Russians are voting Sunday to select 450 deputies for the lower house of parliament, the Duma, in an election which looks set to give President Vladimir Putin a controlling majority in the legislature at the expense of liberal parties. Voters are making their way to polling booths across Russia's vast territory, which stretches over 11 time zones.
109 million people are eligible to vote, but experts are worried turnout could be lower than during the last election four years ago.
Voter apathy is caused, in part, by the sense that the outcome of the election is all but known.
Most Russians refer to the political group known as United Russia as the "party of power," an alliance of pro-Kremlin groups formed to support President Vladimir Putin under the slogan "Together with the President." United Russia has dominated the outgoing Duma.
Opinion polls show United Russia is well ahead of its closest rival, the Communist Party, which traditionally receives about one-third of the vote but is expected to get less this time.
Many analysts believe United Russia and various other pro-Kremlin parties could even attain a two-thirds majority in the Duma, allowing Mr. Putin to make changes to the constitution with no opposition.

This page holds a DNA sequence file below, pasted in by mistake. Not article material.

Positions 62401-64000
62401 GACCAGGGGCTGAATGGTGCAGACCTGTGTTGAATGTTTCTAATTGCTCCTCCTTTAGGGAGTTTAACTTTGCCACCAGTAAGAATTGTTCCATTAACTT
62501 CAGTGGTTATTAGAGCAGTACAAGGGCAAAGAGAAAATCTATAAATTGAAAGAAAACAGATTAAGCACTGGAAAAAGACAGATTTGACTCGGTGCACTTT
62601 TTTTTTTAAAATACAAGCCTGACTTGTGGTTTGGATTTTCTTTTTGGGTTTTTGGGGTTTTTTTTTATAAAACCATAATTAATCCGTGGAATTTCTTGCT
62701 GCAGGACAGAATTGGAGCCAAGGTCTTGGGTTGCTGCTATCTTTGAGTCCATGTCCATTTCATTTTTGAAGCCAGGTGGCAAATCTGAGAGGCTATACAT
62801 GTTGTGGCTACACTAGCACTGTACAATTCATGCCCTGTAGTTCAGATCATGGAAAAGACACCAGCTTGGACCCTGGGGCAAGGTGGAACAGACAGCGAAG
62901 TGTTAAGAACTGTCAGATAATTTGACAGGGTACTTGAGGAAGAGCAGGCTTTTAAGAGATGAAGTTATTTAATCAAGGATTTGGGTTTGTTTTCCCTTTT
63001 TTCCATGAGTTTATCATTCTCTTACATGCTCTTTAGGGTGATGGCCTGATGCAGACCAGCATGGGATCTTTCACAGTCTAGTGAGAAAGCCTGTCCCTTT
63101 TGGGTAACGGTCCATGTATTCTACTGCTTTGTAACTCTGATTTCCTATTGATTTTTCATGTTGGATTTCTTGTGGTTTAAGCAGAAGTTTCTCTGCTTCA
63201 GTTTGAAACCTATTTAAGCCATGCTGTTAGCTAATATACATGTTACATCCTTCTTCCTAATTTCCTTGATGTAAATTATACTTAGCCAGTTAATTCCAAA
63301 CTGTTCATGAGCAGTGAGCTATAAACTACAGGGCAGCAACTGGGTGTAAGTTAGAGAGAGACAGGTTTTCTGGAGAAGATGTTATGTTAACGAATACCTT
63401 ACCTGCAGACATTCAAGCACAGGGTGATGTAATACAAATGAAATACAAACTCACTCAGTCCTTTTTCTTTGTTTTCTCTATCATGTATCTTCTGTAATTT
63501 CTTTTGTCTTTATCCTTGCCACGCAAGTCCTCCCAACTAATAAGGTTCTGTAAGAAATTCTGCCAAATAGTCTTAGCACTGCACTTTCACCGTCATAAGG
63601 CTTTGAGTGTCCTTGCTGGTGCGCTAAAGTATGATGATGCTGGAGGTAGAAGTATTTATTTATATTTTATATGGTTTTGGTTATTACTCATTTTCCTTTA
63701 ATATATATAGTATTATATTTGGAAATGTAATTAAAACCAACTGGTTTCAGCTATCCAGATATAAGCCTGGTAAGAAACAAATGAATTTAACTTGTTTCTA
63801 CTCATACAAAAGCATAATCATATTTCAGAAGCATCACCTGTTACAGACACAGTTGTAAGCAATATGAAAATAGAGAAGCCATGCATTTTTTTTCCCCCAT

The overwhelming power and popularity of Mr. Putin also comes at the expense of two small liberal parties, Yabloko and the Union of Right Forces (SPS), which may not even reach the minimum threshold of five percent to hold seats in the Duma.
Last week, SPS deputy leader Irina Khakamada said the two parties are in a "catastrophic position," and that the new Duma could become a rubber stamp for the president.
Mr. Putin's popularity stems mostly from his image as a leader who restored order and economic stability to Russia after the uncertainty of the Boris Yeltsin era. The 51-year-old former KGB officer has also tapped nationalist sentiment in a population undergoing the trauma of the difficult transition out of the Soviet past.
Critics say United Russia enjoyed all the advantages of state support, including more ample coverage in broadcast media that are almost all under the Kremlin's control.
They also say the dominant party also made use of so-called "dirty tricks." Militia often harassed opposition supporters at public rallies, and various opposition candidates were disqualified from even running in the election due to technicalities.
The Duma vote is the first step in what is expected to be an overwhelming victory for President Putin in the presidential election due to be held next March.